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The Leatherman Arc multi-tool is the iconic brand’s latest development, building upon their FREE series technology with new tools, features, and premium materials.
In this review, we’ll explore the Arc’s features and engineering, in a way that hopefully helps you determine whether it’s a right fit for your multi-tool needs.
Leatherman sent us an early test sample, and I plan to keep using it. I’ll update this post if I learn anything new, and of course please ask any questions you might have.
What’s so Special About the Arc?
The Leatherman Arc is engineered with the brand’s FREE series multi-tool technology, and also incorporates years of user feedback and requests.
Most notably, the Arc features a MagnaCut knife blade with a DLC coating and a removable screwdriver bit driver.
Each tool and feature is 100% one-hand operable.
- Closed length: 4.25″
- Open length: 6.45″
- Width: 1.3″
- Overall thickness: 0.68″
- Weight: 8.6 oz
- Blade length: 2.76″
Leatherman Arc Materials
- 420HC stainless steel
- 440C stainless steel
- MagnaCut steel (knife blade)
- DLC coating
Arc Tools & Features
- Needlenose Pliers
- Regular pliers
- Premium replaceable wire & hard-wire cutters
- MagnaCut Knife
- Spring-action scissors
- Pry tool
- Can opener
- Wire stripper
- Wood/metal file
- Diamond-coated file
- Edge file
- Bottle opener
- Electrical crimper
- Large screwdriver bit driver (modified 1/4″ hex)
- Small screwdriver bit driver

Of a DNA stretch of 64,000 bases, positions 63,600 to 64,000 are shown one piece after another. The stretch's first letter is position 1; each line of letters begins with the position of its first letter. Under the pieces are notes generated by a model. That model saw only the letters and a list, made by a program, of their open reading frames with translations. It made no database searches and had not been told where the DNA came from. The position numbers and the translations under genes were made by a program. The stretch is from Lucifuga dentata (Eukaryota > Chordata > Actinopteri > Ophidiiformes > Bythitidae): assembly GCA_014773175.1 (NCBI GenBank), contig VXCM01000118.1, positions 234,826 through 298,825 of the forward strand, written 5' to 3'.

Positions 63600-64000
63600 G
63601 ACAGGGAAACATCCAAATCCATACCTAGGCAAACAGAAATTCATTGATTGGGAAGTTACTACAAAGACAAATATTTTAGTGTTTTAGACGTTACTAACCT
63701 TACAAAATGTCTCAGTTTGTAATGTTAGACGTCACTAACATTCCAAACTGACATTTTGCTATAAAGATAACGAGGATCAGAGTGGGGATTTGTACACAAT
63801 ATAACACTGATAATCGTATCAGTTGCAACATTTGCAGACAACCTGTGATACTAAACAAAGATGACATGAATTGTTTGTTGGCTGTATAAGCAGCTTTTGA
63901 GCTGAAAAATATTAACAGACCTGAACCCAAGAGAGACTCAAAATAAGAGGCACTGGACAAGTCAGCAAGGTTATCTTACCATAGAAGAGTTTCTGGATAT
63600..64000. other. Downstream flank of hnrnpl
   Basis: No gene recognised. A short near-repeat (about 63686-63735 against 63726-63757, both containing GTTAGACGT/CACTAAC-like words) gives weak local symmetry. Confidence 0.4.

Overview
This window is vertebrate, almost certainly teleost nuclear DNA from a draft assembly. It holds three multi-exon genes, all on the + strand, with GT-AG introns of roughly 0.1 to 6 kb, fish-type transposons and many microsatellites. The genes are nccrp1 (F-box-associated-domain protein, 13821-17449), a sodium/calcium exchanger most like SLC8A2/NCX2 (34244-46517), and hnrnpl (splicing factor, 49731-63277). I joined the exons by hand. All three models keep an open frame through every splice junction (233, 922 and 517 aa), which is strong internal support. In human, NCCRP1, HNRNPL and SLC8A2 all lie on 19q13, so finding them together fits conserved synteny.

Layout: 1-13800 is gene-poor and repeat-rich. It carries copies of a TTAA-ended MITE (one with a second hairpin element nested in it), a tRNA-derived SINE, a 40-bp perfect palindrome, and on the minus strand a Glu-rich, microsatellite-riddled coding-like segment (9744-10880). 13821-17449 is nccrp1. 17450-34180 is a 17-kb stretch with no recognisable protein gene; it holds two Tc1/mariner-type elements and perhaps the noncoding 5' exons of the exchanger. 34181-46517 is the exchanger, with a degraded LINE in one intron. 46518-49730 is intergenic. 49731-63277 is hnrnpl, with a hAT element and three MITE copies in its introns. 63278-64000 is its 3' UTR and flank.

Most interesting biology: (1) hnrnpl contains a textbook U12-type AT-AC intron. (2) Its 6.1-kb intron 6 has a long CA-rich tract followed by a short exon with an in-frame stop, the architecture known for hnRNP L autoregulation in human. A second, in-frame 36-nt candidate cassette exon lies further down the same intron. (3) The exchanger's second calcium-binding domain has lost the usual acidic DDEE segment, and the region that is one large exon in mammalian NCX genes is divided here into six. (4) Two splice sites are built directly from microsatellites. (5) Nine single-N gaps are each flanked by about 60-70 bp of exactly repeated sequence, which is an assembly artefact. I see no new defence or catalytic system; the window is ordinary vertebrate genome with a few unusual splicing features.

- Large screwdriver
- Impact surface
Leatherman’s First-Ever MagnaCut Knife Blade
MagnaCut is a relatively knife steel that produces an excellent balance between edge retention, toughness, and corrosion resistance.
Basically, heavier users don’t have to sharpen the knife blade as frequently, it’s tough and less susceptible to brittle failure such as chipping, and it’s resistant to rusting.
According to Leatherman, the MagnaCut knife is “perfect for everyday tasks as well as the harshest of environments.”
The tradeoff is that MagnaCut knife blades are more complicated to manufacture than the ones Leatherman has made with other alloys, making this a more expensive component.
The plain edge knife blade features a thumb stud that allows for easy one-hand opening.
The factory edge is plenty sharp out of the box – I’ve got no complaints.
Some multi tool knife blades are excellent, and others are merely serviceable and only useful in a pinch.
As with Leatherman’s other multi-tools with outside-accessible knife blades, such as the FREE tools, Wave, Charge, and others, the Arc’s knife is easily accessible and feels built for use.
I can open and close the knife one-handed, but sometimes prefer two hands for closing the knife. That’s a habit that carried over from my time with Leatherman’s FREE series multi-tools.
Superb FREE-Style Pliers
The pliers are excellent. They are nearly identical to the pliers on the FREE multi-tools, but with a slightly more refined feel. The Arc pliers’ pivot feel even more broken-in, but that could be due to sample variability.
As with the FREE multi-tools, the Arc pliers are simply satisfying to open and close. They just snap into place, easily.
There’s retention keeping the pliers closed, and also retention keeping them open. Once you spread the handles apart a little, they can swing open. A final squeeze sets the passive locking mechanism in place.
I find that I can easily open the pliers with one hand, but it typically takes two for me to close them.
The pliers jaws appear identical to those on the FREE tools.
You get a fine gripping zone at the front, a wider gripping zone with coarser teeth for holding larger parts, the replaceable wire cutting jaws.